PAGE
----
Ramana addresses the range of experiences — subtle, gross, mind-based, or heart-based which lead us either toward or away from our Source. To explore who we truly are amidst the countless distractions of daily life, Ramana recommends a path of Inquiry into the self. It begins with a simple question, Who am I?
Since the mind is busy with thoughts, our inquiry, “Who am I?” is required to silence the mental commotion.
“…it is only through the enquiry ‘Who am I?’ that the mind subsides. Moreover, the integral ‘I’-thought, implicit in such enquiry, having destroyed all other thoughts, is itself finally destroyed or consumed…”
As the mind turns inward on itself, thoughts subside. “…as you persevere more and more in the practice of Self-enquiry, the mind acquires increasing strength and power to abide in its Source.”
On the fundamental sense of “I” …
“It is only after the rise or origin of the ‘I’-thought that innumerable other thoughts arise. In other words, only after the first personal pronoun, ‘I’, has arisen, do the second and third personal pronouns (‘you, he’, etc.) occur to the mind; and they cannot subsist the former.”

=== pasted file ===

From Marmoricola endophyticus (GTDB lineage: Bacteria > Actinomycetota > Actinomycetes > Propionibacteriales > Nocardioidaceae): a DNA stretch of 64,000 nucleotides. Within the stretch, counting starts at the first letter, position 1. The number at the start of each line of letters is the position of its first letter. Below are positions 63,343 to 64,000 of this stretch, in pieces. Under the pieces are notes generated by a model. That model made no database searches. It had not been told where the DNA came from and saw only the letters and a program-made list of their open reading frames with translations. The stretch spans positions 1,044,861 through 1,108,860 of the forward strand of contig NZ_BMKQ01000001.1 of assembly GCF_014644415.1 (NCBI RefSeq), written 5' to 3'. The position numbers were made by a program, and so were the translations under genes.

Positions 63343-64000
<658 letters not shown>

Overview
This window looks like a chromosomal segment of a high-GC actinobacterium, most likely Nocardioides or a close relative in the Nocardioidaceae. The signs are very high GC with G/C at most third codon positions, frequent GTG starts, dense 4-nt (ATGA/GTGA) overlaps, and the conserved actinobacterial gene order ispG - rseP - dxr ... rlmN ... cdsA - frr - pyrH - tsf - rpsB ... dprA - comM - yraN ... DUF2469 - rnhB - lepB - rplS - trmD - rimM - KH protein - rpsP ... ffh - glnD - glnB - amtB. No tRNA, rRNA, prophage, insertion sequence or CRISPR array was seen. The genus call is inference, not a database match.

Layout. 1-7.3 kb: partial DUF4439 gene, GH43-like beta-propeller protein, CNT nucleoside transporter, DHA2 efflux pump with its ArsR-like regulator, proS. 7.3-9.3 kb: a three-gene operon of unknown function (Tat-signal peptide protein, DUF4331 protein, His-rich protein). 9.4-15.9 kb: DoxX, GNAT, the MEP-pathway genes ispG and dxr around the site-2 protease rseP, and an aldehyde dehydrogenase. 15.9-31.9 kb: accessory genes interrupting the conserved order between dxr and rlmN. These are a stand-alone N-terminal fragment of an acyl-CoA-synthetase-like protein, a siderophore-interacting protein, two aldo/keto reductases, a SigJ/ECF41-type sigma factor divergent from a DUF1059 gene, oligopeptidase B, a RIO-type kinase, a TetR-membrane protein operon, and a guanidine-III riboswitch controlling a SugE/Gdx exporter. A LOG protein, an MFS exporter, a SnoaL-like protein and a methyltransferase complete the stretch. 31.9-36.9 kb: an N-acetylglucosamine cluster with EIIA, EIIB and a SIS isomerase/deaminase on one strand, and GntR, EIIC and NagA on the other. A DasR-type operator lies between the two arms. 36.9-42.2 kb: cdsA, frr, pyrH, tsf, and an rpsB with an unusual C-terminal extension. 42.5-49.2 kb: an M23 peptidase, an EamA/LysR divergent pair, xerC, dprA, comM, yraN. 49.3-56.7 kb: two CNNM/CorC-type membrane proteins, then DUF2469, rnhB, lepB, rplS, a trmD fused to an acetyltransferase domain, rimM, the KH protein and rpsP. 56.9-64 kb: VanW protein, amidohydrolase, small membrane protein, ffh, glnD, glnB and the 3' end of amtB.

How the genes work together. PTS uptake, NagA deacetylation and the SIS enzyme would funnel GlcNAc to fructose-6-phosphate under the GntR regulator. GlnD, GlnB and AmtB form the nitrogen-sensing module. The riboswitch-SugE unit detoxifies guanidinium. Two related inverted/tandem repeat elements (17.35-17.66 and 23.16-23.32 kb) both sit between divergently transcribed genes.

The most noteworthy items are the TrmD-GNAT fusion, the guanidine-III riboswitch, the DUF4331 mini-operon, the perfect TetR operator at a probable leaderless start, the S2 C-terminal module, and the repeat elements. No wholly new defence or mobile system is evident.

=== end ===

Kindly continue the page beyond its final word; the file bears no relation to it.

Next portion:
“It is really the multitude of thoughts that constitutes the mind; and the ‘I’-thought is the primal thought of the mind, and is itself the ego. “
…. the nature of mind and and the subtle body….
“By a steady and continuous investigation into the nature of the mind, the mind is transformed into ‘That’ to which the ‘I’ refers; and that is in fact the Self. Mind has necessarily to depend for its existence on something gross; it never subsists by itself. It is this mind that is otherwise called the subtle body, ego, jiva or soul.”
“It is only when the subtle mind is externalized through the activity of the intellect and the sense-organs that gross name and form constituting the world appear. When, on the other hand, the mind stays firmly in the Heart, they recede and disappear.”
Ramana defines introversion and extroversion, and explains how these two energetic qualities inform the mind and heart, and allow true being to reveal itself….